Meanwhile, the Louisiana electorate has become increasingly divided along ideological lines. Just consider the number of recent elections that were decided by only a few percentage points. The difference, strategists and others argue, is often found among female voters.
Considering all the attention and spending women voters will generate by political candidates -- particularly women candidates -- in the coming months, the importance of women in the political process should hit a peak. "There is going to be a strong move on every level to court women voters like we've never seen before," says Dr. Pearson Cross, a professor of political science at the University of Louisiana at Lafayette.
That trend, however, is lopsided philosophically. Practically all of the female candidates fueling the movement are Democrats, and mostly liberal ones at that. Democratic efforts to cater to women's issues are well-documented, but activists hope to see bi-partisan support for non-partisan causes. "I hope this can be an unprecedented year, but we need to see interest in these issues and strategies across all the political camps," says Jean Armstrong, president of the Louisiana League of Women Voters, an increasingly diverse group that dabbles less in gender issues -- and more in public education -- than its name suggests.
On the national level, a lot of activity will spring from the "Women for Hillary" program, a political action network that hopes to help U.S. Sen. Hillary Clinton, a New York transplant via Arkansas, capture the Democratic nomination for president. Millions of dollars will be dumped into a grassroots effort to motivate women voters. There's even a Web site dubbed "I Can Be President" aimed at young women. Names linked to the initiative already include Madeleine Albright, Billie Jean King and Geraldine Ferraro.
Clinton also hopes to hang her hat on the proposed Paycheck Fairness Act, which would ensure men and women are paid equally for the same work. Nationally, a woman makes only 77 cents for every $1 a man generates. It drops down to 67 cents for African-American women and 56 cents for Latinas. The topic is sure to spur a few heated debates that will place Clinton firmly on the side of women voters. It's a smart move, considering that women constitute 60 percent of all Democratic primary voters.
As the movement grows and Clinton's money hits the street, it could present an opportunity for Gov. Kathleen Blanco and U.S. Sen. Mary Landrieu to piggyback on any progress. Blanco seeks re-election this fall, while Landrieu will seek a third term in the U.S. Senate next year. Both are Democrats, and both have their own individual battles to fight -- separate and apart from Clinton's campaign.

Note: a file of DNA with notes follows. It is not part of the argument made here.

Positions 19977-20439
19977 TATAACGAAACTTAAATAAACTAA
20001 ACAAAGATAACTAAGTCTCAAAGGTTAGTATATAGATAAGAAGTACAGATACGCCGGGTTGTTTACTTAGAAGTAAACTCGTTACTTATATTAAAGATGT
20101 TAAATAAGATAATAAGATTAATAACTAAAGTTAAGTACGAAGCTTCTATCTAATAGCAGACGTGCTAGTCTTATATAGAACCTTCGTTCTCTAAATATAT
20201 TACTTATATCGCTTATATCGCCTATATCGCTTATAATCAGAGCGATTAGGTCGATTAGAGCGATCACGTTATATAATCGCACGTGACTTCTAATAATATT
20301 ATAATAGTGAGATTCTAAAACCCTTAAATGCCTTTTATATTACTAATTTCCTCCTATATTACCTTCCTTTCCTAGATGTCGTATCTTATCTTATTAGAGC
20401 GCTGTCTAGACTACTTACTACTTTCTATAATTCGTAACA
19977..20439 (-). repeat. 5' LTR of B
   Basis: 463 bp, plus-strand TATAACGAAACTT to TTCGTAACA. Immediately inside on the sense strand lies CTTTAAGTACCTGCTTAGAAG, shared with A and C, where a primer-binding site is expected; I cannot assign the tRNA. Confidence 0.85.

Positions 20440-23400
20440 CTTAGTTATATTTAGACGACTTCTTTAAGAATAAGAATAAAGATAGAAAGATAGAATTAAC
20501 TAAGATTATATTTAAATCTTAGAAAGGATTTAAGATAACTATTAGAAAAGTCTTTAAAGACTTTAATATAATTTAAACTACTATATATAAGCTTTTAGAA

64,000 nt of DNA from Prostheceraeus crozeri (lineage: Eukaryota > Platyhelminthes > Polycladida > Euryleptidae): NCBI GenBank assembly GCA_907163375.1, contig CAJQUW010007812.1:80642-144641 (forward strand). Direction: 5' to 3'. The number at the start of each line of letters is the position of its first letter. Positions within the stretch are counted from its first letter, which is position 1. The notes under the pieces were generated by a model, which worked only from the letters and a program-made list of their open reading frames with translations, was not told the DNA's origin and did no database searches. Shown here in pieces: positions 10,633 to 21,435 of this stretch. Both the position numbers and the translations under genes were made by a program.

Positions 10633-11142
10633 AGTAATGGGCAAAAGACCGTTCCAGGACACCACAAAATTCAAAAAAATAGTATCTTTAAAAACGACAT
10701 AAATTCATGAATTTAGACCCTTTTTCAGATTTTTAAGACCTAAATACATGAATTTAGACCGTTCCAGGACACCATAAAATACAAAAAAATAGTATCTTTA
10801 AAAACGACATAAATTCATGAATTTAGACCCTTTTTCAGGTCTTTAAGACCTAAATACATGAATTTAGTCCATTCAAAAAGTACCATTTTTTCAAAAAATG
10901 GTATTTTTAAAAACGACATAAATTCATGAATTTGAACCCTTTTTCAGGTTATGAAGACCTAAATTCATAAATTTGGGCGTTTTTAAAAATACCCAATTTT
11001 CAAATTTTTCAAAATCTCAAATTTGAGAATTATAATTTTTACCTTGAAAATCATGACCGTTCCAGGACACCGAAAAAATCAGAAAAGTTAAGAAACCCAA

At a minimum, Blanco and Landrieu will be taking notes. Blanco, particularly, could benefit from being outspoken on women's issues. "I expect gender to play a definite role if Blanco sticks it out and does decide to run, as she has stated," Cross says. "If she does, she'll get a majority of the women vote. Republicans run a risk if they appear to be badgering Blanco, though -- or if she becomes a beleaguered female being put upon by all these males. It could cause a backlash and send more women than ever to the polls."
Blanco is already catering to that base. She recently held a women's summit -- the governor described it as "girl chat" to one reporter -- at which legislative ideas were solicited to address gender gaps in the workplace, child care, violence against women and other topics. There's also going to be another push in the upcoming legislative session to debate the pay equity issue that Clinton is championing. Public service announcements are planned, but the legislation rarely gains ground, despite the fact that women in Louisiana make 68 cents to a man's $1.
State Rep. Nita Rusich Hutter, a Republican from Chalmette who chairs the Louisiana Legislative Women's Caucus, says she has yet to see anything of significant value filed for the session, which convenes April 30. The caucus is still formulating its session plans, but already it has singled out economic development for women as a top priority. An emphasis is also being placed on candidate recruitment. Organizers held a round of election boot camps in an effort to strike a chord in the body politic. "Your mother and father see things differently," Hutter says. "It's a holistic approach. Women present a different viewpoint. Right now women represent 26 out of 144 in the Legislature, so I think there is room to grow. We're hoping to see a lot of women running this year."
How lawmakers will treat important gender issues this year remains to be seen, as is the number of viable women candidates running for office in Louisiana. Ultimately, "women's issues" will have to be addressed by the voters.
Jeremy Alford can be reached at firstname.lastname@example.org.